Every investor in Amplifon S.p.A. (BIT:AMP) should be aware of the most powerful shareholder groups. And the group that holds the biggest piece of the pie are private companies with 43% ownership. In other words, the group stands to gain the most (or lose the most) from their investment into the company.
While institutions who own 32% came under pressure after market cap dropped to €6.9b last week,private companies took the most losses.
In the chart below, we zoom in on the different ownership groups of Amplifon.
What Does The Institutional Ownership Tell Us About Amplifon?
Institutional investors commonly compare their own returns to the returns of a commonly followed index. So they generally do consider buying larger companies that are included in the relevant benchmark index.
As you can see, institutional investors have a fair amount of stake in Amplifon. This implies the analysts working for those institutions have looked at the stock and they like it. But just like anyone else, they could be wrong. When multiple institutions own a stock, there's always a risk that they are in a 'crowded trade'. When such a trade goes wrong, multiple parties may compete to sell stock fast. This risk is higher in a company without a history of growth. You can see Amplifon's historic earnings and revenue below, but keep in mind there's always more to the story.
We note that hedge funds don't have a meaningful investment in Amplifon. Ampliter N.V. is currently the largest shareholder, with 43% of shares outstanding. For context, the second largest shareholder holds about 3.9% of the shares outstanding, followed by an ownership of 2.1% by the third-largest shareholder.
On looking further, we found that 51% of the shares are owned by the top 4 shareholders. In other words, these shareholders have a meaningful say in the decisions of the company.
Researching institutional ownership is a good way to gauge and filter a stock's expected performance. The same can be achieved by studying analyst sentiments. There are a reasonable number of analysts covering the stock, so it might be useful to find out their aggregate view on the future.
Insider Ownership Of Amplifon
While the precise definition of an insider can be subjective, almost everyone considers board members to be insiders. The company management answer to the board and the latter should represent the interests of shareholders. Notably, sometimes top-level managers are on the board themselves.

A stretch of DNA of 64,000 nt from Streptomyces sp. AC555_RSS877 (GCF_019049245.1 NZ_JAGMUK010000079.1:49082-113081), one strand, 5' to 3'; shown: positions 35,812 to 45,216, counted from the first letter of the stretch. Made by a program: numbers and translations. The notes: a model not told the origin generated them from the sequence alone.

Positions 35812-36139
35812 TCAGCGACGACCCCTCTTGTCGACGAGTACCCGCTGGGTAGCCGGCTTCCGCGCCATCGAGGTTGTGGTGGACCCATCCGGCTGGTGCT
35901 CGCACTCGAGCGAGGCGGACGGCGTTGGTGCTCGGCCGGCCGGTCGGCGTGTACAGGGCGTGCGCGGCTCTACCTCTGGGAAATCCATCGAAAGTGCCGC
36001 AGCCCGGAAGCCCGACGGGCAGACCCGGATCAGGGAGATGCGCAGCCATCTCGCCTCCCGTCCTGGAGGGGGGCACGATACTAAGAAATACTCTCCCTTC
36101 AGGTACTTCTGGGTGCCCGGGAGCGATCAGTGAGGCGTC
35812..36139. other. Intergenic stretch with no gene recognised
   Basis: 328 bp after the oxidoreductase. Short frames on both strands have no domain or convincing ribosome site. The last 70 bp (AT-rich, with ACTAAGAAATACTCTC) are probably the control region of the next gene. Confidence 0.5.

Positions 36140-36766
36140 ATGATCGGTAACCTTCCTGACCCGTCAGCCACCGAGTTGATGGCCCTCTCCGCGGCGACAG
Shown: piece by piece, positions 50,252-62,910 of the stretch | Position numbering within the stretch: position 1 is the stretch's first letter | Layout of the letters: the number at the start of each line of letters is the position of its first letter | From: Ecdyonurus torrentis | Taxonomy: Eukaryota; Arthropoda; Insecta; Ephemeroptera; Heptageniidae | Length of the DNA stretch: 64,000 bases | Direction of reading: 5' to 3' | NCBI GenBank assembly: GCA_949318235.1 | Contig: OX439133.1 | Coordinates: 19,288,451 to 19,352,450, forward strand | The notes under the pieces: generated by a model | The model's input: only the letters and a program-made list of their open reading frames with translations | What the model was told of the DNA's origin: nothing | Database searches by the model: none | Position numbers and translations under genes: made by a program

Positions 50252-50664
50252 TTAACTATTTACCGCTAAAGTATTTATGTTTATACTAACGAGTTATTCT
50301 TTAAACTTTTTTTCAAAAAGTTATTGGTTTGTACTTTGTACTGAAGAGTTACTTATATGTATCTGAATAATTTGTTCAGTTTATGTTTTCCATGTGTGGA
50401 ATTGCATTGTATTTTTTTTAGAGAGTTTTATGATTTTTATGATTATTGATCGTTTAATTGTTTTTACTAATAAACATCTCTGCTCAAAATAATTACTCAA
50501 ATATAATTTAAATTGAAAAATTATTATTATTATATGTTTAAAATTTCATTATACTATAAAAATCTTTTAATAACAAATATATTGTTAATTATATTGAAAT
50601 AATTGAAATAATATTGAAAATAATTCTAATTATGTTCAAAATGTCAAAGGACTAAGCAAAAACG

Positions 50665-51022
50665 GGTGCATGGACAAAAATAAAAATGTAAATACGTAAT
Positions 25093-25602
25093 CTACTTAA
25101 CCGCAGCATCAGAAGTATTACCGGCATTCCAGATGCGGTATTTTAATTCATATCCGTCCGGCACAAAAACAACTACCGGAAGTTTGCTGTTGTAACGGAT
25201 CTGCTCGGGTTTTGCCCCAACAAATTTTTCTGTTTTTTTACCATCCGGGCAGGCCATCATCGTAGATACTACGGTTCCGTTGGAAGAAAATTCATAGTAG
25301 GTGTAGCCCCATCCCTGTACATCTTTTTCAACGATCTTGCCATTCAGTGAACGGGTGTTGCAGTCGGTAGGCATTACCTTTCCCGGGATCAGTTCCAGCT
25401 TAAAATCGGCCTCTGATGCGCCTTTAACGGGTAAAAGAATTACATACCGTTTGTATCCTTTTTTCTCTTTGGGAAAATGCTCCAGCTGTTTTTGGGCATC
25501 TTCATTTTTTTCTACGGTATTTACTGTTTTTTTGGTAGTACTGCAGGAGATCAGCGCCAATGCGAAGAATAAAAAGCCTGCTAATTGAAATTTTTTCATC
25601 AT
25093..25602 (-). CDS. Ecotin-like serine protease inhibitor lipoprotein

Most consider insider ownership a positive because it can indicate the board is well aligned with other shareholders. However, on some occasions too much power is concentrated within this group.
We note our data does not show any board members holding shares, personally. Not all jurisdictions have the same rules around disclosing insider ownership, and it is possible we have missed something, here. So you can click here learn more about the CEO.
General Public Ownership
The general public, who are usually individual investors, hold a 26% stake in Amplifon. This size of ownership, while considerable, may not be enough to change company policy if the decision is not in sync with other large shareholders.
Private Company Ownership
Our data indicates that Private Companies hold 43%, of the company's shares. It's hard to draw any conclusions from this fact alone, so its worth looking into who owns those private companies. Sometimes insiders or other related parties have an interest in shares in a public company through a separate private company.
While it is well worth considering the different groups that own a company, there are other factors that are even more important. Be aware that Amplifon is showing 2 warning signs in our investment analysis , you should know about...
Ultimately the future is most important. You can access this free report on analyst forecasts for the company.
NB: Figures in this article are calculated using data from the last twelve months, which refer to the 12-month period ending on the last date of the month the financial statement is dated. This may not be consistent with full year annual report figures.
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This article by Simply Wall St is general in nature. We provide commentary based on historical data and analyst forecasts only using an unbiased methodology and our articles are not intended to be financial advice. It does not constitute a recommendation to buy or sell any stock, and does not take account of your objectives, or your financial situation. We aim to bring you long-term focused analysis driven by fundamental data. Note that our analysis may not factor in the latest price-sensitive company announcements or qualitative material. Simply Wall St has no position in any stocks mentioned.
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